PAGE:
3 tips for making a useful customer survey

Some market researchers have concluded that customers are less likely to fill out post-service surveys than they were a decade or so ago. Why? With the wide availability of online evaluation tools such as Reviews on Google and Yelp, most people prefer to reach out on their own terms rather than deal with comment cards and the like, according to an OpinionLab report covered by Forbes. Others simply don't have the patience or time to navigate complicated feedback forms.

That being said, companies that take time to perfect their survey processes usually see results. In fact, the industry-leading web feedback firm SurveyMonkey collects 3 million survey responses per day for its clients, many of which hold spots on the Fortune 500 list. In short, these things work, as long as they're made with the modern consumer in mind.

Want more feedback from the customers who support your service business? Review these three tips for making a useful survey:

1. Understand your goals
To start the survey-building, sit down and think about why you want to collect customer feedback in the first place, Inc. recommended. You may be considering adding new services or switching up your field operations – two key changes that require input from your community. Maybe you've received some complaints and want no pinpoint the exact source of the problem. Whatever the case may be, think about your objectives first. What's the point of collecting and sorting through a bunch of data if you're not clear on how to use it?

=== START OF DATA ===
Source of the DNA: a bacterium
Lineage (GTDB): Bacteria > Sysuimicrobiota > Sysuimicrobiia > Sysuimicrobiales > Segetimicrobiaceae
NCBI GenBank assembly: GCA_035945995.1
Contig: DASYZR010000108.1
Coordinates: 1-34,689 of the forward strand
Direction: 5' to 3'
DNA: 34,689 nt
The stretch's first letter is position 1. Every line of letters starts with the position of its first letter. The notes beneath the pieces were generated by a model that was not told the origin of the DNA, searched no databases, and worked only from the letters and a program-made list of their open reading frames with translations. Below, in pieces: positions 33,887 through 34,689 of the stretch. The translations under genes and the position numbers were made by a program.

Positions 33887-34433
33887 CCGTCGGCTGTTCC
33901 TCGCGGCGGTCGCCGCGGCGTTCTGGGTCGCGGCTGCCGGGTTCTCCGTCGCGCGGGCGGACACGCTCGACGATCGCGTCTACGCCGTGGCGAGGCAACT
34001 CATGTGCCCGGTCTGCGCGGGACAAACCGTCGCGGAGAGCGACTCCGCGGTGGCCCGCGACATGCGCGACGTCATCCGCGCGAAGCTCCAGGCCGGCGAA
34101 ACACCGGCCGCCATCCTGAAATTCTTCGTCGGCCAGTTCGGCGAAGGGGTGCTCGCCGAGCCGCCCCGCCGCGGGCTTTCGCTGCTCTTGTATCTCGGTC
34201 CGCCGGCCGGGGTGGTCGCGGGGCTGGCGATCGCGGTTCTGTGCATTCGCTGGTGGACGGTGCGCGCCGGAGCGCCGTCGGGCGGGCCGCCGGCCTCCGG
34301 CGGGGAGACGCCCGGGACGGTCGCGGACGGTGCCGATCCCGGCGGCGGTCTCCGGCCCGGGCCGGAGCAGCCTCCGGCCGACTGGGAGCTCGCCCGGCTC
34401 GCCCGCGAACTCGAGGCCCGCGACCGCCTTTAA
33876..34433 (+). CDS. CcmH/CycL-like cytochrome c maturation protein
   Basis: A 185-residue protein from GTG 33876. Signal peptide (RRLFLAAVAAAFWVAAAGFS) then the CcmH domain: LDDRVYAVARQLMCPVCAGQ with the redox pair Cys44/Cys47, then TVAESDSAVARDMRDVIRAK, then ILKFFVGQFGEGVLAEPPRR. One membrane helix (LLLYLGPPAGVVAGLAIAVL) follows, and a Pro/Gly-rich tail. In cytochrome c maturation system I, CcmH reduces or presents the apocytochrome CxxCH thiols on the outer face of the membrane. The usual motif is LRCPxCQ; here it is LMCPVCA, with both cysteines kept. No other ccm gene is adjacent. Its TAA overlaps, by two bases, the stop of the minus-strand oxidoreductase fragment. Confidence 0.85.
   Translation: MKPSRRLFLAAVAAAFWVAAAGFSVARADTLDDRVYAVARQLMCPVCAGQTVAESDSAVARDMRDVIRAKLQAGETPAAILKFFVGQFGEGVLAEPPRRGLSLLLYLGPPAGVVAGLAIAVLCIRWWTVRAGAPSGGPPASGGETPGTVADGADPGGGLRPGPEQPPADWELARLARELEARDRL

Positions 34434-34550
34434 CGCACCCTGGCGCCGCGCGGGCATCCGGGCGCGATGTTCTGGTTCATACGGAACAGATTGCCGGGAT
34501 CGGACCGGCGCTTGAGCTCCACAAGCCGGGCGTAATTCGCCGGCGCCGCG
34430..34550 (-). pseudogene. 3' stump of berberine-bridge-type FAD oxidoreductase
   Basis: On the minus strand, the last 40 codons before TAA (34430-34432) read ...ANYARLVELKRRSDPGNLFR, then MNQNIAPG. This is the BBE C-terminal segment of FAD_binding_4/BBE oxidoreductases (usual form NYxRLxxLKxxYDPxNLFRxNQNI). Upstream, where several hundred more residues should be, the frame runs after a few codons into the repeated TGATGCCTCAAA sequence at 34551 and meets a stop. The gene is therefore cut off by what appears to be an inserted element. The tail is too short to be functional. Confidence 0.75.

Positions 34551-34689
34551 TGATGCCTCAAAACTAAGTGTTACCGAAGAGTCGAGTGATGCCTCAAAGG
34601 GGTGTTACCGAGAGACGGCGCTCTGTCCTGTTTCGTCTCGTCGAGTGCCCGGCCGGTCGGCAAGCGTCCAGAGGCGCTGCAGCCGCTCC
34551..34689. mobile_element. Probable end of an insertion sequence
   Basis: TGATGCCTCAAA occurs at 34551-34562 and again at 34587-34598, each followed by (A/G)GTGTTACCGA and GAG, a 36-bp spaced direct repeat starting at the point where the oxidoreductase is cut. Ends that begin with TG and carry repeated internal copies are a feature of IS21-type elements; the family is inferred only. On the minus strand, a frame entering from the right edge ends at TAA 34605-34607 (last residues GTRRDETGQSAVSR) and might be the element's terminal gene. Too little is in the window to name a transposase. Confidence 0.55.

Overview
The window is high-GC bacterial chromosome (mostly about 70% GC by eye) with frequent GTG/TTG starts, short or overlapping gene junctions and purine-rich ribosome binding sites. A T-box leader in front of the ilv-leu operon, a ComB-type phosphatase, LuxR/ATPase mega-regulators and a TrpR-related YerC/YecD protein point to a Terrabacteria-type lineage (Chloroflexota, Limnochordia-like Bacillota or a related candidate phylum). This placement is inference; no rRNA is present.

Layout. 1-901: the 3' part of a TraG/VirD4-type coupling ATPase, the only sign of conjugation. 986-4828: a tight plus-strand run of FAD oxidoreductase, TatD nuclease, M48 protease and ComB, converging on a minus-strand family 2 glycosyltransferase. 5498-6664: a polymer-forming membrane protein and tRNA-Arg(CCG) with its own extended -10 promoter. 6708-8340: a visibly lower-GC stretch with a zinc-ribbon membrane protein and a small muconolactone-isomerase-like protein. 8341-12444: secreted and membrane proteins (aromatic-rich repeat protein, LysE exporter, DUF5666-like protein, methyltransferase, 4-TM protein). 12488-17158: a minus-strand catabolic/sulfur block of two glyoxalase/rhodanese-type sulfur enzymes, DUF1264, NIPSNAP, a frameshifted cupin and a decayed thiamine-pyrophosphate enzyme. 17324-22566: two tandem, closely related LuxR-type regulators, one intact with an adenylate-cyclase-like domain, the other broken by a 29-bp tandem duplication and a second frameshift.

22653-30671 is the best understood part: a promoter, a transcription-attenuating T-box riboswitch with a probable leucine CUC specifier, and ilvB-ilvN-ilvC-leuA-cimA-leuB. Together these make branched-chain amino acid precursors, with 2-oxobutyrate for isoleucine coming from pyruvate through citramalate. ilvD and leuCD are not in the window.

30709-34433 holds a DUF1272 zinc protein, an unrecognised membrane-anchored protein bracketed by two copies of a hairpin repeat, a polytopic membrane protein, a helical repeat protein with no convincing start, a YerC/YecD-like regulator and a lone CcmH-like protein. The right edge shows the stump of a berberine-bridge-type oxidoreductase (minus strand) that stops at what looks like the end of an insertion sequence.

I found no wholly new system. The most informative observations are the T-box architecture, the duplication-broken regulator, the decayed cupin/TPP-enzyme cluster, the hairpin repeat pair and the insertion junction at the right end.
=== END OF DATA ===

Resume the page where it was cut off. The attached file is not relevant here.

Customers are more than willing to take surveys as long as their brief and to the point.Customers are more than willing to take surveys as long as their brief and to the point.

2. Research your customers
Before you can make a survey tailored to your customers, you need to consider their habits, Entrepreneur advised. Do you have a lot of in-person interactions with the people you serve? Maybe a short paper-based survey will do. Of course, if you cater to a lot of computer users, you may need to put something up online. If most are in the latter camp, dig deeper. Do they engage with your website often? Have they responded favorable to email blasts? These answers will help you determine which route to take.

No matter which format you choose, it's best to understand how your customers like to interact before moving forward.

3. Draft concise questions
Once you have gotten a handle on your overall goals and picked a survey type, start drafting your questions. Now, shorter is always better. Customers aren't going to spend a lot of time reading paragraph-long prompts, so stay brief. Try something like, "What has been your experience with our field technicians?" Additionally, notice this question leaves room for an open-ended response. Why? Yes-no questions yield unusable information. You can't make substantial changes based on hundreds of single-word answers.

All in all, you want to end your writing session with five to seven punchy prompts that are easy to digest and allow for longer answers.

With these tips, you can put together a worthwhile customer survey and gather the information you need to move your service business forward.

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